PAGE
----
Halloween is approaching like the shambling footsteps of the corporal undead, and what better way to celebrate the ghoulish holiday then by watching your favorite horror movies? Here I will be diving into my top five horror films. Some are new (ish), and some are old—but I hold each in high esteem.
1. John Carpenter’s The Thing (1982)
I have so much to say about this film but a limited time. So, I’ll be brief in saying it is as close to a masterpiece a horror director can achieve. The Thing deals with cold isolation—from the world and from each other–and trust. This film works because both themes are never broken, and never is this truer than when RJ MacReady is trying to weed out the alien by administering heat to blood samples. Right up until the monster reveals itself, everyone is guessing as to who is still human and who has been assimilated.
The cast also does an amazing job—from Kurt Russell, who is aptly cast as the disheveled pilot MacReady, to Wilford Brimley’s pessimistic portrayal of Dr. Blair. In a documentary on the film, director John Carpenter and the cast discuss being transported on a bus into the snowy and blustery climate of Juneau, Alaska, and they also talk about nearly dying as the bus almost careened off of a cliff-side. I believe this could of attributed to the camaraderie apparent in the film.
But what really makes The Thing great are Rob Bottin’s practical effects, which rely heavily on prosthetic makeup, a double amputee, and lifelike replicas that explode with gorgeous violence. If you have never seen this movie, you simply must watch it. It’s one of the best.
2. Alien (1979)
A running theme in movies I enjoy, which I didn’t realize until I formed this list, is isolation. The idea that a group of characters have a small place to exist in while the fear of violence assails them appeals to me. With less room to move, characters must develop or the movie becomes stagnant, and the audience either becomes bored or turns on the protagonists.
Likewise, Alien achieves where so many similar films fail. This includes creating compelling characters in the midst of distress and confusion. The harrowing onslaught of a mostly unseen enemy blinds the protagonists with paranoia and speculation as to how they will survive. This is made even more poignant as Sigourney Weaver’s performance as Ripley and the subtle performance of John Hurt as Kane, whose gory death is a revelation for viewers and the crew of the Nostromo, add to the realism and effectiveness of the film. Even if you’ve seen Alien, watch it again. The throat rape and chest-bursting will continue to haunt your dreams.
3. Sunshine (1999)
I don’t hear much fanfare for Sunshine, but I know its popular among sci-fi fans because it appears on “Best of …” lists often enough. Sunshine is yet another story on my list of lonely isolation aboard a spaceship—Icarus II. After its predecessor becomes lost on a previous mission, the new space crew must chart a course toward the sun with the intention of dropping a nuclear payload, which will hopefully end a perpetual winter on Earth.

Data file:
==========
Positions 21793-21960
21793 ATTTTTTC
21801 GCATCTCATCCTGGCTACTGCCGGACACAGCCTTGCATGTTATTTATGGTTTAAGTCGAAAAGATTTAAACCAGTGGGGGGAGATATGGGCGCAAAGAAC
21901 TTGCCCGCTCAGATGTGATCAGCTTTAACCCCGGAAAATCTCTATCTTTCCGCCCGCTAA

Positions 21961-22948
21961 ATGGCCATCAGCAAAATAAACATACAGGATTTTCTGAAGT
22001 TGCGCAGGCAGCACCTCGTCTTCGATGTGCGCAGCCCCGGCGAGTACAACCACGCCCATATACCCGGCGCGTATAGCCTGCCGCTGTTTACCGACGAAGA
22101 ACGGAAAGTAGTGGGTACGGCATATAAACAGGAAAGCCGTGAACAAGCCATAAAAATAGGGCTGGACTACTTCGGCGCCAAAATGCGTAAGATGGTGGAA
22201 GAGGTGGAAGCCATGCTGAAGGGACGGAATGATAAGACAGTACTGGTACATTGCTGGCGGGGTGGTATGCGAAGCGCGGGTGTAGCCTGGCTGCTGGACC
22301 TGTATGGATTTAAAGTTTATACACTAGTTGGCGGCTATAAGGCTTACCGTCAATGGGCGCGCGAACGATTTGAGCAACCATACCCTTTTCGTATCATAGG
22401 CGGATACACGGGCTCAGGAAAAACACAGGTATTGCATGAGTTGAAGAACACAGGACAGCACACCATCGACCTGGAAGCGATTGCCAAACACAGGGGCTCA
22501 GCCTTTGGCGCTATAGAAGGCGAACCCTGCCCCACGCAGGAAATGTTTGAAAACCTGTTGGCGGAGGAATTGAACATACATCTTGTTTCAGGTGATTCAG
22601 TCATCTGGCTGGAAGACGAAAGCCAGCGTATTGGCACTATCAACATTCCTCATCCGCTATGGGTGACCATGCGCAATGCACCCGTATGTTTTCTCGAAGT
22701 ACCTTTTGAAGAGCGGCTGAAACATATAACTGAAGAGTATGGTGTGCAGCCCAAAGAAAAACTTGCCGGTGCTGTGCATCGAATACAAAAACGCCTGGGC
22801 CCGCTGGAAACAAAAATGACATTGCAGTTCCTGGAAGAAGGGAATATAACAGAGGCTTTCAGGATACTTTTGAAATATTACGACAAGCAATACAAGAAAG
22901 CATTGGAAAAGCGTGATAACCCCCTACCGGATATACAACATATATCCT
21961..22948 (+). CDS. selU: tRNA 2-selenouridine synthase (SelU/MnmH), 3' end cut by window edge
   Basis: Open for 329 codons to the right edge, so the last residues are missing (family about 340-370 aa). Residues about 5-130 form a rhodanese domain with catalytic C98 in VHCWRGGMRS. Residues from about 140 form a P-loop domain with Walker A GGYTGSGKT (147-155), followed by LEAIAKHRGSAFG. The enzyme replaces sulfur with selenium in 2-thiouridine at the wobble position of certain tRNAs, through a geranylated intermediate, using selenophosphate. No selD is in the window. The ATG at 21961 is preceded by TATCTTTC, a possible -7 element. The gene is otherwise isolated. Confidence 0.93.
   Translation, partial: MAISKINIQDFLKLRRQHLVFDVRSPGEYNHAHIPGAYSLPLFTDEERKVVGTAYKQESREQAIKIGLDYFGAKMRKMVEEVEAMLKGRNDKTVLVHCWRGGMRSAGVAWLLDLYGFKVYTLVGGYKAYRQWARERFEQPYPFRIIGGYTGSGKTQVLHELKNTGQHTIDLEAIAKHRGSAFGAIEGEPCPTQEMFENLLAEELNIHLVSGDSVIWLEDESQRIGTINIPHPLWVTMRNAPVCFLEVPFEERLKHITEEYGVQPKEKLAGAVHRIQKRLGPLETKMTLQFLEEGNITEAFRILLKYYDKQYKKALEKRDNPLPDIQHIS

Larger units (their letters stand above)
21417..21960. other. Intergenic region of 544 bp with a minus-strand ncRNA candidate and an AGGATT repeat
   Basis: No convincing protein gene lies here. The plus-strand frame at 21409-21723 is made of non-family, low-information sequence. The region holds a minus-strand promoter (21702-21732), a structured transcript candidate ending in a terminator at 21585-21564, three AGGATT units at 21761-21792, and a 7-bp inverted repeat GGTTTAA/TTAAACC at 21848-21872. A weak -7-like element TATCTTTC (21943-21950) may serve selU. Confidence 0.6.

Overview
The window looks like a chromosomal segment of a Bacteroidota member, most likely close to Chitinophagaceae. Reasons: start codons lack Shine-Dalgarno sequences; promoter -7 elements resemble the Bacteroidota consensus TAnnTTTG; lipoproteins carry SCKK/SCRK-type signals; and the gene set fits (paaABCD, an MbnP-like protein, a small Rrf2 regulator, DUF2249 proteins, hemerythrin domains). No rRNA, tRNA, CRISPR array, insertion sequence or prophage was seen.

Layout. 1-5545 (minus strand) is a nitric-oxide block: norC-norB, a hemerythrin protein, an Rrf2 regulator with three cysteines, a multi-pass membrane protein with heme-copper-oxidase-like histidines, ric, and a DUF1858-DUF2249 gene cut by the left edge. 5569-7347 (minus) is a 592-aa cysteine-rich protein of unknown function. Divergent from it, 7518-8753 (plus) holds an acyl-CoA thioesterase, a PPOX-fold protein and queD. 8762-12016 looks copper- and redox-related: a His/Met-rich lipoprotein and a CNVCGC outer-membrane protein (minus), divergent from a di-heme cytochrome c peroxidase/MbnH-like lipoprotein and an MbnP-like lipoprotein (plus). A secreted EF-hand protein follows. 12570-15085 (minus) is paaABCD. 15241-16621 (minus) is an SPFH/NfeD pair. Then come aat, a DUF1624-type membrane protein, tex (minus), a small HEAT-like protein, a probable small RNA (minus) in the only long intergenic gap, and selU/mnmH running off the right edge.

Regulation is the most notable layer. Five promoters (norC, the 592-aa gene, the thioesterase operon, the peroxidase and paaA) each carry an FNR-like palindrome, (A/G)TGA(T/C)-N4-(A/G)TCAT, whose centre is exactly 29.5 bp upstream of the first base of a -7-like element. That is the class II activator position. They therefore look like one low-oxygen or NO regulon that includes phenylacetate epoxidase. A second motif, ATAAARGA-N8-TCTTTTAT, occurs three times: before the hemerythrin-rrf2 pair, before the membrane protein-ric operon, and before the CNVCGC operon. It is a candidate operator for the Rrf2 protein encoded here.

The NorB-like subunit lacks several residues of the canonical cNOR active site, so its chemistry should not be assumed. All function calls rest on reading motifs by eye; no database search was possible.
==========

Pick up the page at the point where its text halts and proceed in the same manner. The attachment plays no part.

The mission is dire, indeed, and yet the actors create a believable world filled with excellent development and strong casting. The score, too, is moving and overshadows some moments of lackluster special effects. What makes Sunshine far superior, than say, Interstellar or Gravity is the balancing of storytelling which veers from science fiction adventure to slasher picture. Danny Boyle does a fantastic job directing this sharp shift with a keen eye to previous details and adequate pacing. Unlike many science fiction films, this is not just another 2001 ripoff or an attempt at mundane space horror. It’s the real deal.
4. Quarantine (2008)
Quarantine stands out as one of the finer attempts at a “found footage” title that I’ve ever seen, and it was one of the first of its genre to actually engross me into the short-lived lives of the characters. The decision to cast unfamiliar actors was a smart move and having the monsters downplayed compared to the mystery of their incarceration makes the film more jarring and definitely disturbing.
The added effect of cuing the audience to the conclusion was subtle enough as to not deem reproach. What is more, the apartment complex is claustrophobic and the narrow hallways and passages become familiar by the end of the movie. I can’t think of too many films where, as the viewer, I could probably find my way around the complex if given the chance.
I should say too that it’s scary as hell.
5. Kill List (2011)
I must admit, I watched this movie last year, and I was saddened that I had not seen it sooner. It has some flaws but subsequent viewings reveal a carefully plotted film, and disturbing implications, which while common for horror films, is uncommon to be so relevant upon further screenings.
In other words, everything in Kill List means something: every little piece of dialogue, every altercation, every character, and every scene plays into the overall narrative and conclusion. Thankfully, Kill List is on the good side of relentless—never questioning the intelligence of the audience to put two and two together. If given the chance, I guarantee it will stay high on your list of favorite horror films after the first time you watch it.